10+1 trends of Russian beer market 2015-2017Despite of the moderately negative prognoses for 2017, the beer market can be stabilized soon. Yet the years of the negative dynamics have resulted in marketing being limited just to “optimization” and the art of balancing between price and volumes. Bigger supermarkets share means stronger trade marketing. These processes are connected to the majority of the described trends. At the same time, the federal brands inflation leads to searching for new tastes, sales channels and contact formats that expand the product range and diversify the beer market, but do not imply a substantial volume increase. Let us enumerate and further discuss the ten trends of the beer market we can see in 2015-2017 as well as the major event of 2017.
Beer market of Ukraine 2017In the first half of 2017, the Ukrainian beer market goes on decreasing slowly. Yet, the companies manage to compensate their lost volumes by raising prices and improving the sales structures. This results in the mid price market segment reduction while the sales of premium brands are rising. These processes are connected to position strengthening of companies Carlsberg Group and Oasis and the market share reduction of Obolon. Most of the novelties by the market leaders belong to craft or hard lemon categories.
Beer market of Russia 2016: PET goes to draftThe beer market of Russia was warmed up by the hot summer, but the preparation for large volume PET prohibition has already impacted it negatively. The year was successful for Efes, MBC and regional producers; Carlsberg’s positions were virtually stable but AB InBev and Heineken lost a part of market share having focused on the sales profitability. The dynamics of big brands was determined by how much the companies were willing to keep the prices down or by their promotional activity. In this context the economy segment of the beer market and sales of inexpensive draft beer were increasing. The premium segment started shrinking due to license brands migrating to the mainstream segment.
Beer market of Vietnam: “Young tiger”Vietnam is one of the few big beer markets that continue to grow steadily. The beer popularity results from its low price, street consumption culture, and social motives. The outlooks of beer market as well as the Vietnamese economy inspire optimism, though the country is heavily dependent on export of goods. The state regulation can be called liberal, but the key risk for brewers is harbored in intensive rising of excise. Within TOP-4 there are two leaders, Sabeco and Heineken that grow at the fastest rates. The first company effectively employs its capacities, the second one focuses on marketing technologies. Almost 80% of the market belongs to century-old brands, yet the middle class and the youth are shifting their interest toward international premium that is growing taking share from the mainstream.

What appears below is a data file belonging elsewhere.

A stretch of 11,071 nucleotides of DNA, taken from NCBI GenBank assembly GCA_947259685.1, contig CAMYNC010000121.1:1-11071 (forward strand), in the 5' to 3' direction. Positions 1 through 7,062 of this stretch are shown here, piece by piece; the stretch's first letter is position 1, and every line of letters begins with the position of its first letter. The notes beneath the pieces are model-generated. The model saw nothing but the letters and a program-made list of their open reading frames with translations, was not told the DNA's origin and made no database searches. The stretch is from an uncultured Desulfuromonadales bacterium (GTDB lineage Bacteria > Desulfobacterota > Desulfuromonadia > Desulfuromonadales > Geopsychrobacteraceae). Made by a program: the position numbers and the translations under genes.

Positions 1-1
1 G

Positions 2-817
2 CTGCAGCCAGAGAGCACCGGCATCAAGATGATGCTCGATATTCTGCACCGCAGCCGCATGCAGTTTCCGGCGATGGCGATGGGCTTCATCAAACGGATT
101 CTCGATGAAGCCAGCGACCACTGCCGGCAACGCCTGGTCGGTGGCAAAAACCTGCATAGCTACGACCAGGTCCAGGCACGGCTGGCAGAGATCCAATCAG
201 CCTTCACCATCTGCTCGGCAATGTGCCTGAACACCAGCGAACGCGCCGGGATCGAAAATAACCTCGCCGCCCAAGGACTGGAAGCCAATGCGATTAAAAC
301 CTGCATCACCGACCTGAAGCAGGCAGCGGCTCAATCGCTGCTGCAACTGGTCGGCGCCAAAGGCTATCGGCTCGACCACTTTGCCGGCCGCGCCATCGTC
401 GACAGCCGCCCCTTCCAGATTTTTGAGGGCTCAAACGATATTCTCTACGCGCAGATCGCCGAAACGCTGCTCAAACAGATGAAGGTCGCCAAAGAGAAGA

Vietnam. Asahi, Kirin may fight over Vietnam brewer Sabeco
The Vietnamese government holds an 89.6% interest in Sabeco, as well as 82% of Hanoi Beer Alcohol Beverage, or Habeco. Together, the two breweries control roughly 60% of the country's beer market.
As a part of its state-enterprise reform efforts, the government aims to unload its entire holdings in the two by the end of 2017. A 53.6% interest in Sabeco, to be divested by the end of the year, will be sold off first.
Vietnam, a nation of 90 million people with growing beer consumption, is one of the few promising beer markets in the world today. For this reason, many major foreign breweries are showing interest in the planned sale of the Sabeco stake, which is predicted to raise around 200 billion yen ($1.93 billion).
Facing a shrinking domestic market, Asahi and Kirin have stepped up expansion of overseas operations. Kirin's foreign business strategy focuses on Asia. In line with this, the company acquired Myanmar Brewery, the Southeast Asian country's No. 1 beer maker, last year.
Asahi is seeking a broader market presence. It is considering purchasing a beer business covering five East European countries from the U.K.'s SABMiller, which itself was bought by world leader Anheuser-Busch InBev this month. The price tag for the East European operations, currently estimated at about 500 billion yen, could go higher if a bidding war erupts.
20 Oct. 2016